Financial mismanagement at Ewood has not been limited to dealings on the playing side. Manager Kean resigned, though many fans had wished him gone much sooner, later resuming his career in the footballing hotbed that is Brunei. Neither of his immediate successors, Henning Berg and Michael Appleton, managed to last as long as 70 days in the job, resulting in more payouts for contracts terminated and, in the case of Berg, a court case that further sullied the club’s name. Fortunately, Singh was quietly ousted from his role, adding to the litany of departures.
In the summer of 2014 the undistinguished Rovers career of David Goodwillie was also ended, as was that of Spaniard Ruben Rochina, who had at least shone intermittently following his unusual transfer from Barcelona, which saw a fee of £400,000 paid to his club and four times that figure allegedly paid to his agent.
In the past season, Rovers have still been paying high earners Paul Robinson (7 League appearances), David Dunn (9) and most of the wages of Leon Best (zero appearances for Blackburn, a handful on loan for both Derby and Brighton, no goals for anyone). The former two have left the club this summer. Added to these, a deal was reached to end Jordan Slew’s contract in January this year and the unhappy association of Bradley Orr with the club was finally terminated in March.
In short, Rovers under Gary Bowyer have done a great deal to reduce their wage bill, though the biggest earner at the club, striker Jordan Rhodes (another Shebby Singh “deal”) remains on the payroll. Rhodes has scored at the rate of a goal ever other game for Blackburn and, while most Rovers fans would agree his salary is excessive given the club’s financial predicament, they worry how his goals would be replaced were he to leave. Fortunately, so do the owners, as far as one can read into their actions.
So, how can Blackburn Rovers look forward to the season ahead?
I am not the first, nor will I be the last, to observe that FFP, even the version of it that is applied (unevenly, it would seem from the outside) to Championship clubs, works against the interests and aspirations of clubs like Blackburn with a relatively limited income potential. Unlike its supporters, however, the club deserves little sympathy for their present predicament. It has frittered away most of the parachute payments since the team dropped out of the Premier League, perhaps through misguided and naà¯ve ownership and governance, but certainly through a raft of poor business decisions. Worse still, it has effectively disenfranchised a significant proportion of their customer base. Those supporters that remain are largely pessimistic and still frustrated at the lack of a proper management structure at Ewood Park. Communications are still inadequate, compared with what a supporter might reasonably expect, and it seems virtually all significant decisions still need to be referred to India: not, you would think, the ideal way to run a modern, progressive business.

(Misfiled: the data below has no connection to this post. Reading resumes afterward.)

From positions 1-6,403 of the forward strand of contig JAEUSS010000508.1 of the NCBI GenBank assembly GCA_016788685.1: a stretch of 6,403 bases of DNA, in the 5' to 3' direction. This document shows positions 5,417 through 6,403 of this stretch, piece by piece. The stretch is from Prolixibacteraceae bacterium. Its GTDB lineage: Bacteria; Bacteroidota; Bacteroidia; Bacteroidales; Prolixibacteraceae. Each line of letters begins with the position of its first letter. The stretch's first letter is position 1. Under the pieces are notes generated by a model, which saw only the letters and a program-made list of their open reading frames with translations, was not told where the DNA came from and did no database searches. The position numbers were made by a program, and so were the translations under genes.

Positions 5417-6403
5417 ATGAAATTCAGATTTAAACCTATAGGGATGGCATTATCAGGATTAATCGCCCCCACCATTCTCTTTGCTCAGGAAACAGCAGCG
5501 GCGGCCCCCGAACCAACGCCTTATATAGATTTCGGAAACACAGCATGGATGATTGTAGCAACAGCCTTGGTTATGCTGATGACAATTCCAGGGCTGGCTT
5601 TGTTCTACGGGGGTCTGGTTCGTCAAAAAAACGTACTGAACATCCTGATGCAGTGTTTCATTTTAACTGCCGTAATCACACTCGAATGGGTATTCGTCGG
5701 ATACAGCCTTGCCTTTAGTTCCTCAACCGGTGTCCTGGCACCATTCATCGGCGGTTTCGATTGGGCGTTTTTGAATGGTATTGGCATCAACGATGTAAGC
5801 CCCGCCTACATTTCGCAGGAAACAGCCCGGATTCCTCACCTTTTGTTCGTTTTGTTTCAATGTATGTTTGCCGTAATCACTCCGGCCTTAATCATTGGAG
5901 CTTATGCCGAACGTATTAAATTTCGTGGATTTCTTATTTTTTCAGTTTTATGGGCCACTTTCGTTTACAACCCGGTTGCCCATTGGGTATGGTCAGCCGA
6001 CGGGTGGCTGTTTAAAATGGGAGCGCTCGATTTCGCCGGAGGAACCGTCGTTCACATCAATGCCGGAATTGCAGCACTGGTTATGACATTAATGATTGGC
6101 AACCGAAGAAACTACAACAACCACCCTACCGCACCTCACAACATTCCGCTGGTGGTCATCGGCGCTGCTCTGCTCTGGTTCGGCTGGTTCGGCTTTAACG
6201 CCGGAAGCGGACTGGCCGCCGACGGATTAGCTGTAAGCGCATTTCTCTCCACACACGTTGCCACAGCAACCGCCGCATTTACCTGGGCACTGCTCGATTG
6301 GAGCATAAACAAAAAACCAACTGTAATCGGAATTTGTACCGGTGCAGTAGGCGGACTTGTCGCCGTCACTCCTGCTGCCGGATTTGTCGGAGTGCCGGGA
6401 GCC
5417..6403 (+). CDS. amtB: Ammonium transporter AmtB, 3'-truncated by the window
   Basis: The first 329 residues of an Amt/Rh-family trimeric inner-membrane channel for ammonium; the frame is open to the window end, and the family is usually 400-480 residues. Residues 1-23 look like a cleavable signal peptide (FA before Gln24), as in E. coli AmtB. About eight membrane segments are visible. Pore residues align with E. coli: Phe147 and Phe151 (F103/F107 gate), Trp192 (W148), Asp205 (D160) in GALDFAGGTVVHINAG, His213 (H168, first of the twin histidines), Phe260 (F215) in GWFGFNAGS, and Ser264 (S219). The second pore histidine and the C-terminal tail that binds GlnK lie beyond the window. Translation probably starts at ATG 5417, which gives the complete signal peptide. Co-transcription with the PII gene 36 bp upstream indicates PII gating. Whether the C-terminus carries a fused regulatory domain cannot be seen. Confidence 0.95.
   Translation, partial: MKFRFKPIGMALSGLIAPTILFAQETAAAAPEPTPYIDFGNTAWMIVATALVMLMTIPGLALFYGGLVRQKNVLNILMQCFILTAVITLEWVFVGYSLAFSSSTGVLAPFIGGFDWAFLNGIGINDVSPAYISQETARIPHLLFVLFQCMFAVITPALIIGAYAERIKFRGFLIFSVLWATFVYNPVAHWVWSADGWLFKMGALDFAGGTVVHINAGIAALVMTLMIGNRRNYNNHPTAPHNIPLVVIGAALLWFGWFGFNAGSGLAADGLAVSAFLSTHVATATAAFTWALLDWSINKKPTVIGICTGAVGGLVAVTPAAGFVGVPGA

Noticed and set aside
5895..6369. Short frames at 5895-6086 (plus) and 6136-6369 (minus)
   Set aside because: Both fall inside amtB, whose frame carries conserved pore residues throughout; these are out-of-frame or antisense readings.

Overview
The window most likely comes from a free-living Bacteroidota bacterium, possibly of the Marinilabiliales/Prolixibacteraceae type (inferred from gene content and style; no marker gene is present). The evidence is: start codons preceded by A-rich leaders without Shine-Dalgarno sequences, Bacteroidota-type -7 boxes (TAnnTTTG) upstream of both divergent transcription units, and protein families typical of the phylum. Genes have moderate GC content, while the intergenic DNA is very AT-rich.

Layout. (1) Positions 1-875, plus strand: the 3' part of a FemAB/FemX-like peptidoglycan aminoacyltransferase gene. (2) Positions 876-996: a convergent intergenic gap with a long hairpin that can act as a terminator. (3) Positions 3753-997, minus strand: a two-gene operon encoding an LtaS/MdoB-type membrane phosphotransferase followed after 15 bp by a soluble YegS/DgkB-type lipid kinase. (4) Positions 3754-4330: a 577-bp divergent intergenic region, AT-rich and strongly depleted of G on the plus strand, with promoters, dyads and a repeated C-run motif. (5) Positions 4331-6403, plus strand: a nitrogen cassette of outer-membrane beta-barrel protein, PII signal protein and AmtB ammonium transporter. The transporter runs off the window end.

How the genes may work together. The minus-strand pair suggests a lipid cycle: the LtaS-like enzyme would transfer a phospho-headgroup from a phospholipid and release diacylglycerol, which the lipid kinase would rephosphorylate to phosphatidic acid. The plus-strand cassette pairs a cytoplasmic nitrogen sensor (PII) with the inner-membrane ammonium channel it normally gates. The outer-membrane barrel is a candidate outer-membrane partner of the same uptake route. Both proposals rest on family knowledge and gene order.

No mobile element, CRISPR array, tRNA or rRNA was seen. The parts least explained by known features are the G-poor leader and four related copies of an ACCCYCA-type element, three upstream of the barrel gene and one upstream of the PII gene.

The expectations are for at least another season under the transfer embargo, while further frantic efforts are made to cut costs, improve income and make the club’s profit and loss account begin to approach what is needed to have the ban lifted. Few expect Rovers to be back on board the Premier League gravy train anytime soon.
On the field, Gary Bowyer will continue to profess that Rovers are “giving it a right good go”, while the evidence in terms of performances and results may too often suggest a different story. More positively, younger players such as David Raya, Adam Henley, John O’Sullivan, Darragh Lenihan and Josh Morris may be given more chances to prove themselves, and to justify the investment that the owners have thankfully continued to make in the club’s Academy.
As for the past three seasons, Jordan Rhodes will probably score 20+ League goals for Blackburn. But it will almost certainly be a season when the owners will need to underwrite further trading losses. And during which the fans will continue to fear what would happen next should Venky’s decide to stop feeding their baby.